# How to calculate wave energy

### Definition

Wave energy is the energy produced by wind waves in the oceans and sea due to the motion of water. A machine that can harvest wave energy is called a WEC (Wave Energy Converter).

Waves are formed due to the interaction between the wind passing over the surface of the sea water. As long as the waves propagate slower than the wind speed just above the waves, there is an energy transfer from the wind to the sea waves.

Image: Wave energy

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### Formula

There are two types of waves for which we can calculate energy [5]:

• periodic waves (defined as waves which are generated in a specific periodic pattern, e.g. 1 wave each 10 seconds)
• random waves (waves that generated randomly)

Wave energy is a specific energy and it’s calculated pe unit of horizontal area [J/m2].

The formula (equation) to calculate wave power is [5]:

Epw = (1/8) · ρ · g · H2m0
(1)
Erw = (1/16) · ρ · g · H2m0
(2)

where:

• Epw [J/m2] – periodic wave energy density
• Erw [J/m2] – random wave energy density
• ρ [kg/m3] – water density, equal to 1000 kg/m3
• g [m/s2] – gravitational acceleration, equal to 9.81 m/s2
• Hm0 [m] – significant wave height

The significant wave height is defined as the mean wave height (trough to crest) of the highest third or fourth of the waves. The unit of measurement of wave energy is joule per square meter [J].

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### Periodic wave example

Calculate the theoretical energy density of periodic waves with a significant wave height of 5 feet.

Step 1. Convert the wave height from [ft] to [m], by dividing the [ft] value to 3.281:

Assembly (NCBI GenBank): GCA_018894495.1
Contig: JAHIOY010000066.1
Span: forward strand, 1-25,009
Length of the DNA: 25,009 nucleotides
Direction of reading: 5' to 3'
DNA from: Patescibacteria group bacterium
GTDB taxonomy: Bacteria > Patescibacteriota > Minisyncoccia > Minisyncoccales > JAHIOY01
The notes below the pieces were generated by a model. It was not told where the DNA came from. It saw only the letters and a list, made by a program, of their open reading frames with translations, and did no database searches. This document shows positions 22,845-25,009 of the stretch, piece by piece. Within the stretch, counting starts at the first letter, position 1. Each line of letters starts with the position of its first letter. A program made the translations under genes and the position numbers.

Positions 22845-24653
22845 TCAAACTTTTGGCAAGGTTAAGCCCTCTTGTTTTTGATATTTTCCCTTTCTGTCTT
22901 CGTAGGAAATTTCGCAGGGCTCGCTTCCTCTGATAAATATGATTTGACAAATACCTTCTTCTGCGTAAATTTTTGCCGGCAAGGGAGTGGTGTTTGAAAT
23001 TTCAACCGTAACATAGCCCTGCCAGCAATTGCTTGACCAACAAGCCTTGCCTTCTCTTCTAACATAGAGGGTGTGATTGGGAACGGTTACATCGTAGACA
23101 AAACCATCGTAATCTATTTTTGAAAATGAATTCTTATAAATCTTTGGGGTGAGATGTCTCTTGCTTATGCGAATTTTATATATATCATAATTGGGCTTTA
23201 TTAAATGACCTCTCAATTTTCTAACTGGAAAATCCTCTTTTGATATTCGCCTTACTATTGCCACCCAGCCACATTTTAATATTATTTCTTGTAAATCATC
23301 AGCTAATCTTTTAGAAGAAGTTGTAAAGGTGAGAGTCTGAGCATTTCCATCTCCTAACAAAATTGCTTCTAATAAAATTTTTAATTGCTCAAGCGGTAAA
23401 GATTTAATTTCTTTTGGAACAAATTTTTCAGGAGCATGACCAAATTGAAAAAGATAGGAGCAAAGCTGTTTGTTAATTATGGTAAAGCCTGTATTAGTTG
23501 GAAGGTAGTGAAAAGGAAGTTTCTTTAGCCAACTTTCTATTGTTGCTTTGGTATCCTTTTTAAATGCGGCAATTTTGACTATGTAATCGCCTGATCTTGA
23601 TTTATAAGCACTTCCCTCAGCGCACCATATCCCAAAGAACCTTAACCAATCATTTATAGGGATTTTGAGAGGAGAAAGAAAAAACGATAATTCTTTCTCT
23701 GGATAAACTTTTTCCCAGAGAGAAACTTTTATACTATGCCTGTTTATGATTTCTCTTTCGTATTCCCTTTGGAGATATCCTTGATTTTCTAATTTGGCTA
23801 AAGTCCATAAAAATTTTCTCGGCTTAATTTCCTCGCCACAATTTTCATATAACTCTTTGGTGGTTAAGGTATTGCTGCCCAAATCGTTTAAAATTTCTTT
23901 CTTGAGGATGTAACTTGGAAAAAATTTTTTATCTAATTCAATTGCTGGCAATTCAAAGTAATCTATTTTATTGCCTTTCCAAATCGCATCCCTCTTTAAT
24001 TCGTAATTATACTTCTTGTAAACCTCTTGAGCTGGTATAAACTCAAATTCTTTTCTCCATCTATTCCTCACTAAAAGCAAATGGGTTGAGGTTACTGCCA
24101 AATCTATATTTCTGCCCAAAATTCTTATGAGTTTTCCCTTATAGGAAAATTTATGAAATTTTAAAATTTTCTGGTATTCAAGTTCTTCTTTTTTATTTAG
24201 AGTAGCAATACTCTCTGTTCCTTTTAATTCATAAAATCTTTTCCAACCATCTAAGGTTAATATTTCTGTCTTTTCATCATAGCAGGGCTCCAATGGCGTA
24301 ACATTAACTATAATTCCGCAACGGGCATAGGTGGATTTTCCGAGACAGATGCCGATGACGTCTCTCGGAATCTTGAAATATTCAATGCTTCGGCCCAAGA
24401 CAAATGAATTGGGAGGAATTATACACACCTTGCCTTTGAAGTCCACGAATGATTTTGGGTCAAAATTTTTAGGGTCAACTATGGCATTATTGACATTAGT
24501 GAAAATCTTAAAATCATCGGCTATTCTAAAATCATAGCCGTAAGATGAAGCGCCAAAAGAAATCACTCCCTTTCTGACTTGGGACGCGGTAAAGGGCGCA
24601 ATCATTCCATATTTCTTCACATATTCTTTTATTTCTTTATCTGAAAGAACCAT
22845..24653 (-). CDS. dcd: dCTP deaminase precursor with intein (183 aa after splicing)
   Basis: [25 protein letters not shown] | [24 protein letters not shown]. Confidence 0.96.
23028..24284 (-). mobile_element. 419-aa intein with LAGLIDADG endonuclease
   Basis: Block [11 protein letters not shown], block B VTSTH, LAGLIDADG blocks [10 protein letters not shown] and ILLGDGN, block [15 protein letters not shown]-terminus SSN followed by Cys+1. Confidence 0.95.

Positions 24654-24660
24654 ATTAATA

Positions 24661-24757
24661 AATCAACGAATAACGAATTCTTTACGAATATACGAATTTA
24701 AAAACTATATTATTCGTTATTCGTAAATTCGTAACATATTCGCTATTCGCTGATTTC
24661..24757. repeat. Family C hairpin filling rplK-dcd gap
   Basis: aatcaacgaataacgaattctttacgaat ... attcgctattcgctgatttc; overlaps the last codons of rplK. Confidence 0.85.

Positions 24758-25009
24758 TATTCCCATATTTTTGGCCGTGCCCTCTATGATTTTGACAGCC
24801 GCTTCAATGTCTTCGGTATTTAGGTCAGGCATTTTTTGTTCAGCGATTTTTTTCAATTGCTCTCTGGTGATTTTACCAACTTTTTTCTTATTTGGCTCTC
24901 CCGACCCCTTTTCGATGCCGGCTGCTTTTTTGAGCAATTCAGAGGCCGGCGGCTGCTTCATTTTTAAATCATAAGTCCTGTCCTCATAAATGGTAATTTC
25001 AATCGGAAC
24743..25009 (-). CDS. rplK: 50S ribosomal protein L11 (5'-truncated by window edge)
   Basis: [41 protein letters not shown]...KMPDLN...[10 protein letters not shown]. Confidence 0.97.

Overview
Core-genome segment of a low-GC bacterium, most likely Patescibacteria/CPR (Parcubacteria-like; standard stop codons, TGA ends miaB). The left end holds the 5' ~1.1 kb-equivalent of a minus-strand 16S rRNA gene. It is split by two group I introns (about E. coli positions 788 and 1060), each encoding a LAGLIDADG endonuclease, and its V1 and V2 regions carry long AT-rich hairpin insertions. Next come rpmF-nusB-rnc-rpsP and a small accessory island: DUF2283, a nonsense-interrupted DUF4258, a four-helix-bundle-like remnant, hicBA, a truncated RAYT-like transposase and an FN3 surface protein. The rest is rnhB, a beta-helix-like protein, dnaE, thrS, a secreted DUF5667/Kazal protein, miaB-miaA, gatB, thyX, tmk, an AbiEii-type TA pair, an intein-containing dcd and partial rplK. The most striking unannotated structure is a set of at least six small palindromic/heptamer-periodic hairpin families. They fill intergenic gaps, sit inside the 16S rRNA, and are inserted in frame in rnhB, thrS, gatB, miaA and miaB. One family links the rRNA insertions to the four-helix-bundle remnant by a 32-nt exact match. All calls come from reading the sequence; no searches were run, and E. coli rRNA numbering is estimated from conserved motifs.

Hm0 = 5/3.281 = 1.524 m

Step 2. Calculate the wave energy density using equation (1):

Epw = (1/8) · 1000 · 9.81 · 1.5242 = 2848.06 J/m2

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### Random wave example

Calculate the theoretical energy density of random waves with a significant wave height of 7 feet.

Step 1. Convert the wave height from [ft] to [m], by dividing the [ft] value to 3.281:

Hm0 = 7/3.281 = 2.1335 m

Step 2. Calculate the wave energy density using equation (2):

Erw = (1/16) · 1000 · 9.81 · 2.13352 = 2790.836 J/m2

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### Calculator

The wave energy calculator allows you to calculate the specific wave energy using the equations defined above. You need to enter the type of wave, significant wave height and choose the desired unit of measurement. The gravitational acceleration is assumed to be 9.81 [m/s2] and water density 1000 [kg/m3].

The default unit of measurement for energy is Joule. If you want the result displayed in another unit, use the dropt down list to choose and click the CALCULATE button again.

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### References

[1] David Halliday, Robert Resnick, Jearl Walker, Fundamentals of Physics, 7th edition, John Wiley & Sons, 2004.
[2] Benjamin Crowell, Light and Matter – Physics, 2007.
[3] Raymond A. Serway and John W. Jr. Jewett, Physics for Scientists and Engineers, 6th edition, Brooks/Cole Publishing Co.,2004
[4] Jiansong Li, Jiyun Zhao, and Xiaochun Zhang, A Novel Energy Recovery System Integrating Flywheel and Flow Regeneration for a Hydraulic Excavator Boom System, Energies 2020.
[5] Leo H. Holthuijsen, Waves in oceanic and coastal waters, Cambridge University Press, 2007.
[6] Kira Grogg, Harvesting the Wind: The Physics of Wind Turbines, Carleton College, 2005.